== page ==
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Hoffmann, R. A wiki for the life sciences where authorship matters. Nature Genetics (2008)

Atrial septal aneurysm in adult patients. A multicenter study using transthoracic and transesophageal echocardiography.

BACKGROUND: An atrial septal aneurysm (ASA) is a well-recognized abnormality of uncertain clinical relevance. We reevaluated the clinical significance of ASA in a large series of patients. The aims of the study were to define morphological characteristics of ASA by transesophageal echocardiography (TEE), to define the incidence of ASA-associated abnormalities, and to investigate whether certain morphological characteristics of ASA are different in patients with and without previous events compatible with cardiogenic embolism. METHODS AND RESULTS: Patients with ASA were enrolled from 11 centers between May 1989 and October 1993. All patients had to undergo transthoracic and transesophageal echocardiography within 24 hours of each other; ASA was defined as a protrusion of the aneurysm > 10 mm beyond the plane of the atrial septum as measured by TEE. Patients with mitral stenosis or prosthesis or after cardiothoracic surgery involving the atrial septum were excluded. Based on these criteria, 195 patients 54.6 +/- 16.0 years old (mean +/- SD) were included in this study. Whereas TEE could visualize the region of the atrial septum and therefore diagnose ASA in all patients, ASA defined by TEE was missed by transthoracic echocardiography in 92 patients (47%). As judged from TEE, ASA involved the entire septum in 100 patients (51%) and was limited to the fossa ovalis in 95 (49%). ASA was an isolated structural defect in 62 patients (32%). In 106 patients (54%), ASA was associated with interatrial shunting (atrial septal defect, n = 38; patent foramen ovale, n = 65; sinus venosus defect, n = 3). In only 2 patients (1%), thrombi attached to the region of the ASA were noted. Prior clinical events compatible with cardiogenic embolism were associated with 87 patients (44%) with ASA; in 21 patients (24%) with prior presumed cardiogenic embolism, no other potential cardiac sources of embolism were present. Length of ASA, extent of bulging, and incidence of spontaneous oscillations were similar in patients with and without previous cardiogenic embolism; however, associated abnormalities such as atrial shunts were significantly more frequent in patients with possible embolism. CONCLUSIONS: As shown previously, TEE is superior to the transthoracic approach in the diagnosis of ASA. The most common abnormalities associated with ASA are interatrial shunts, in particular patent foramen ovale. In this retrospective study, patients with ASA (especially with shunts) showed a high frequency of previous clinical events compatible with cardiogenic embolism; in a significant subgroup of patients, ASA appears to be the only source of embolism, as judged by TEE. Our data are consistent with the view that ASA is a risk factor for cardiogenic embolism, but thrombi attached to ASA as detected by TEE are apparently rare.[1]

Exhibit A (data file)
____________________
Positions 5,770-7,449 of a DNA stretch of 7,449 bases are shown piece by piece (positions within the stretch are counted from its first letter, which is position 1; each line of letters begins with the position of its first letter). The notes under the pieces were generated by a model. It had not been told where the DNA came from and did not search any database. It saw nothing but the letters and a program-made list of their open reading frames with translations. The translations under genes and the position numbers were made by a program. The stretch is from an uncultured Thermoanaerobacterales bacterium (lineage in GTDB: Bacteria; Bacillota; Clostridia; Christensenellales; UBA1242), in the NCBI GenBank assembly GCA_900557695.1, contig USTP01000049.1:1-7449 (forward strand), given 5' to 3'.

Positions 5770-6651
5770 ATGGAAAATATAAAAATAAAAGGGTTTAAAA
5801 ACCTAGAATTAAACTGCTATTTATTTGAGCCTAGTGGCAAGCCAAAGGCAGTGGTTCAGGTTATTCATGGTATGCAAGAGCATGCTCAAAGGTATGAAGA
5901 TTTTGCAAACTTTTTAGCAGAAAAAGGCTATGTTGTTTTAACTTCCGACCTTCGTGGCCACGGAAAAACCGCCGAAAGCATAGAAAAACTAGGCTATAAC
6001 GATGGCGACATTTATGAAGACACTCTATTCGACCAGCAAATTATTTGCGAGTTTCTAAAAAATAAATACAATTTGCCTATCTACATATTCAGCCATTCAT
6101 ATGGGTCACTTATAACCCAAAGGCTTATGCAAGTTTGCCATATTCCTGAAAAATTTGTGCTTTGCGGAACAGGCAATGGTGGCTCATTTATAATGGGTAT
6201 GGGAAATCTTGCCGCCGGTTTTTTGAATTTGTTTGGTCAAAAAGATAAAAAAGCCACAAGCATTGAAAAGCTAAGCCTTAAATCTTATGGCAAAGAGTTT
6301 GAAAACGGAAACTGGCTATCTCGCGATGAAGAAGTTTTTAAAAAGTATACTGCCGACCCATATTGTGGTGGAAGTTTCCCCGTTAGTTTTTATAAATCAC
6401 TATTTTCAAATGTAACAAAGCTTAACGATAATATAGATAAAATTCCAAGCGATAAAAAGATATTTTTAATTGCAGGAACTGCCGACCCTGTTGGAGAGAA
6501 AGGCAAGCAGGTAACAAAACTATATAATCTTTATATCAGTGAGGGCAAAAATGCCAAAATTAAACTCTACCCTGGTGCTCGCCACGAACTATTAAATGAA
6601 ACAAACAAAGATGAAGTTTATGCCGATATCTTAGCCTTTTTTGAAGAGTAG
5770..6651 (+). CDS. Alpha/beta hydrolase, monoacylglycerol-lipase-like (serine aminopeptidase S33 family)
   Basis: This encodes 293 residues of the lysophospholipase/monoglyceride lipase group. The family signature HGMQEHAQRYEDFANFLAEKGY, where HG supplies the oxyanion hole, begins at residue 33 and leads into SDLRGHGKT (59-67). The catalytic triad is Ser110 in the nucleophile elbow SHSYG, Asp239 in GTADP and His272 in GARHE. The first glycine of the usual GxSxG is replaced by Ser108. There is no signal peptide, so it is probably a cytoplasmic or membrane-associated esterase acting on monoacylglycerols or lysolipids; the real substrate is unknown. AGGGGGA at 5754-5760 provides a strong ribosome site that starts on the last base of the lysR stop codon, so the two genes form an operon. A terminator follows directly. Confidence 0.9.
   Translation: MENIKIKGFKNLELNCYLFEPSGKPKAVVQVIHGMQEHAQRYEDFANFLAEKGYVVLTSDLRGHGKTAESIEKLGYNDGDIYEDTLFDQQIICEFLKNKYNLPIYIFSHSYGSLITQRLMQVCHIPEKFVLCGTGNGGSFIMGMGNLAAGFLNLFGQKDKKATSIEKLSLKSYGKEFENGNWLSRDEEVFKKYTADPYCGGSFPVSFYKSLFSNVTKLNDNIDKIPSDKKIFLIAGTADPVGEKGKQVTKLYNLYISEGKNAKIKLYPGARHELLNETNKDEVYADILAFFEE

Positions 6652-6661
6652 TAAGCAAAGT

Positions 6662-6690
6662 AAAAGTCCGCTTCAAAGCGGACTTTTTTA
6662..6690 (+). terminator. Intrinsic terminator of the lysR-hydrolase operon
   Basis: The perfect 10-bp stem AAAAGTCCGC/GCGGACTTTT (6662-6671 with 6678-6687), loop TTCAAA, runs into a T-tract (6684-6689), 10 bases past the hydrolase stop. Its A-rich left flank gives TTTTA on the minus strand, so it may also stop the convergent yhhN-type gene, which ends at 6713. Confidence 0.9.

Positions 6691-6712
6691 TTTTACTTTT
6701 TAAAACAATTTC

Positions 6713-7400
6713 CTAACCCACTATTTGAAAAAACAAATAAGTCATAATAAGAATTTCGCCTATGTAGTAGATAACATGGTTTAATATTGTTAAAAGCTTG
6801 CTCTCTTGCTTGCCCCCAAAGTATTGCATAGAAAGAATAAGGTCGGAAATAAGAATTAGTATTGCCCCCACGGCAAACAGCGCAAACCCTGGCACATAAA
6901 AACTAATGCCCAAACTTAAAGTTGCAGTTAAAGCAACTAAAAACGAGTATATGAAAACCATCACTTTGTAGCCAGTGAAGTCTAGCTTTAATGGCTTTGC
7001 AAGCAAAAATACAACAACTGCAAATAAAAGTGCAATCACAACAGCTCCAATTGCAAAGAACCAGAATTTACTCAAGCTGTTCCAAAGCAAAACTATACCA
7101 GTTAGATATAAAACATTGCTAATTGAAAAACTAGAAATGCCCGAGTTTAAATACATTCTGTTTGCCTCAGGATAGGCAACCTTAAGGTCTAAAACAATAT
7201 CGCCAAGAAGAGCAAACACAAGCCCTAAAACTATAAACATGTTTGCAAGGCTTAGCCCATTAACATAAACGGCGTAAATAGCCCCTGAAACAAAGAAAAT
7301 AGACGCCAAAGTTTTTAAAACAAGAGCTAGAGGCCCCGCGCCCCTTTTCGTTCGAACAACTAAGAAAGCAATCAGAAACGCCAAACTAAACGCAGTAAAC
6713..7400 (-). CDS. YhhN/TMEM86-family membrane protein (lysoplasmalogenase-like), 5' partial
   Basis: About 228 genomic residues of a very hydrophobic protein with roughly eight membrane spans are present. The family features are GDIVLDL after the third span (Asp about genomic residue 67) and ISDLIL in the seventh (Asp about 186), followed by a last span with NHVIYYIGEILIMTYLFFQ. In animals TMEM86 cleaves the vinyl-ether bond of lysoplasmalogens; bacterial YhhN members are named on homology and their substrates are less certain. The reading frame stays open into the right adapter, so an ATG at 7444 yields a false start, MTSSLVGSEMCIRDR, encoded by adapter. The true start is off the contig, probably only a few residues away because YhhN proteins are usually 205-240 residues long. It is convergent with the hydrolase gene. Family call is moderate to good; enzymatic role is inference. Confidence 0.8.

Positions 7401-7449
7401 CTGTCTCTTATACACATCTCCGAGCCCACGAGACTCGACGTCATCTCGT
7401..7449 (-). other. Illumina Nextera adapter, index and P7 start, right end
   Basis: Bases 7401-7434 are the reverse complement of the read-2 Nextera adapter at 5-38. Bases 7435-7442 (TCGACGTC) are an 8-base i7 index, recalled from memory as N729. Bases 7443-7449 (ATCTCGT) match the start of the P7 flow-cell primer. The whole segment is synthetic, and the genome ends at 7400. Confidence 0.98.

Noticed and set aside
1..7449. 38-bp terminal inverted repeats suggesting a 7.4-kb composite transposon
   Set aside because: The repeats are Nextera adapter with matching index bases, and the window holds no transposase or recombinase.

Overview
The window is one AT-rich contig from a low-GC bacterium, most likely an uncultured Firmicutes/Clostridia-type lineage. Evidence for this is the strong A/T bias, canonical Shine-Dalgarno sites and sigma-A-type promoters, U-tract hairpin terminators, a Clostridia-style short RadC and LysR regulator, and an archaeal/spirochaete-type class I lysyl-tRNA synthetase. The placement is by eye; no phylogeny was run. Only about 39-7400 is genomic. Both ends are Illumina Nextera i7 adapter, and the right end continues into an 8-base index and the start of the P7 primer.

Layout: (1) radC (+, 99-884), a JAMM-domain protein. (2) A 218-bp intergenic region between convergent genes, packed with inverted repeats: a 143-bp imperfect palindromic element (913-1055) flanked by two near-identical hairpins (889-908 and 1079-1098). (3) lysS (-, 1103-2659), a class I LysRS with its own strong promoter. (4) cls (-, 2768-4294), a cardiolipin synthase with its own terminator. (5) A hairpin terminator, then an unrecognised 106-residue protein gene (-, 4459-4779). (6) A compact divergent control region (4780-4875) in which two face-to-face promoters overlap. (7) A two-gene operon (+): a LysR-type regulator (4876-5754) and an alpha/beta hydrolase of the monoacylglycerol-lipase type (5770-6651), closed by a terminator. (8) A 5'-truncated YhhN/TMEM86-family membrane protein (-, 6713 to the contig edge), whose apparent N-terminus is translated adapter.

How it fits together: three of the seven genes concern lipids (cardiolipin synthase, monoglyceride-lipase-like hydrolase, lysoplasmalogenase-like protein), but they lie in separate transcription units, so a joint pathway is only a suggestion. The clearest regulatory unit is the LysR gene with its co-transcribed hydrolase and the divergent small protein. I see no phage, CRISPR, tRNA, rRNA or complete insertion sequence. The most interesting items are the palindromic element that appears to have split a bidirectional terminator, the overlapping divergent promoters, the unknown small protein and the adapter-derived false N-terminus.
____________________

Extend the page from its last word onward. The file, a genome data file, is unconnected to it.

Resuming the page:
1. Atrial septal aneurysm in adult patients. A multicenter study using transthoracic and transesophageal echocardiography. Mügge, A., Daniel, W.G., Angermann, C., Spes, C., Khandheria, B.K., Kronzon, I., Freedberg, R.S., Keren, A., Denning, K., Engberding, R. Circulation (1995) [Pubmed]
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